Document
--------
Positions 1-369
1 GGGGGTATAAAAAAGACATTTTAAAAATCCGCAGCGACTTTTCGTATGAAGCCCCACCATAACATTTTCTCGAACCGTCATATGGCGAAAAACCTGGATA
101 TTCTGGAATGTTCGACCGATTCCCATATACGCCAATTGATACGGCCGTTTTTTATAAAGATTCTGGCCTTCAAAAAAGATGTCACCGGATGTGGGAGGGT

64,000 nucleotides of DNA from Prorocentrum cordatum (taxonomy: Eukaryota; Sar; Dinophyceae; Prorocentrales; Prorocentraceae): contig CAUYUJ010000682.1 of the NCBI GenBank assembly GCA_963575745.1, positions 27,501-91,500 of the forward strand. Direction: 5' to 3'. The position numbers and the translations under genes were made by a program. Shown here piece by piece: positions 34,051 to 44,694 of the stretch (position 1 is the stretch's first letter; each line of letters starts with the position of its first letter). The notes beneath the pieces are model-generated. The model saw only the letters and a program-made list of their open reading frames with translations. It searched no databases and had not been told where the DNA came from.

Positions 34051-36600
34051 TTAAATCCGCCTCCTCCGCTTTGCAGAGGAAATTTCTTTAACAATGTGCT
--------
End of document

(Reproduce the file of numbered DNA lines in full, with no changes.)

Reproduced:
Positions 1-369
1 GGGGGTATAAAAAAGACATTTTAAAAATCCGCAGCGACTTTTCGTATGAAGCCCCACCATAACATTTTCTCGAACCGTCATATGGCGAAAAACCTGGATA
101 TTCTGGAATGTTCGACCGATTCCCATATACGCCAATTGATACGGCCGTTTTTTATAAAGATTCTGGCCTTCAAAAAAGATGTCACCGGATGTGGGAGGGT

64,000 nucleotides of DNA from Prorocentrum cordatum (taxonomy: Eukaryota; Sar; Dinophyceae; Prorocentrales; Prorocentraceae): contig CAUYUJ010000682.1 of the NCBI GenBank assembly GCA_963575745.1, positions 27,501-91,500 of the forward strand. Direction: 5' to 3'. The position numbers and the translations under genes were made by a program. Shown here piece by piece: positions 34,051 to 44,694 of the stretch (position 1 is the stretch's first letter; each line of letters starts with the position of its first letter). The notes beneath the pieces are model-generated. The model saw only the letters and a program-made list of their open reading frames with translations. It searched no databases and had not been told where the DNA came from.

Positions 34051-36600
34051 TTAAATCCGCCTCCTCCGCTTTGCAGAGGAAATTTCTTTAACAATGTGCT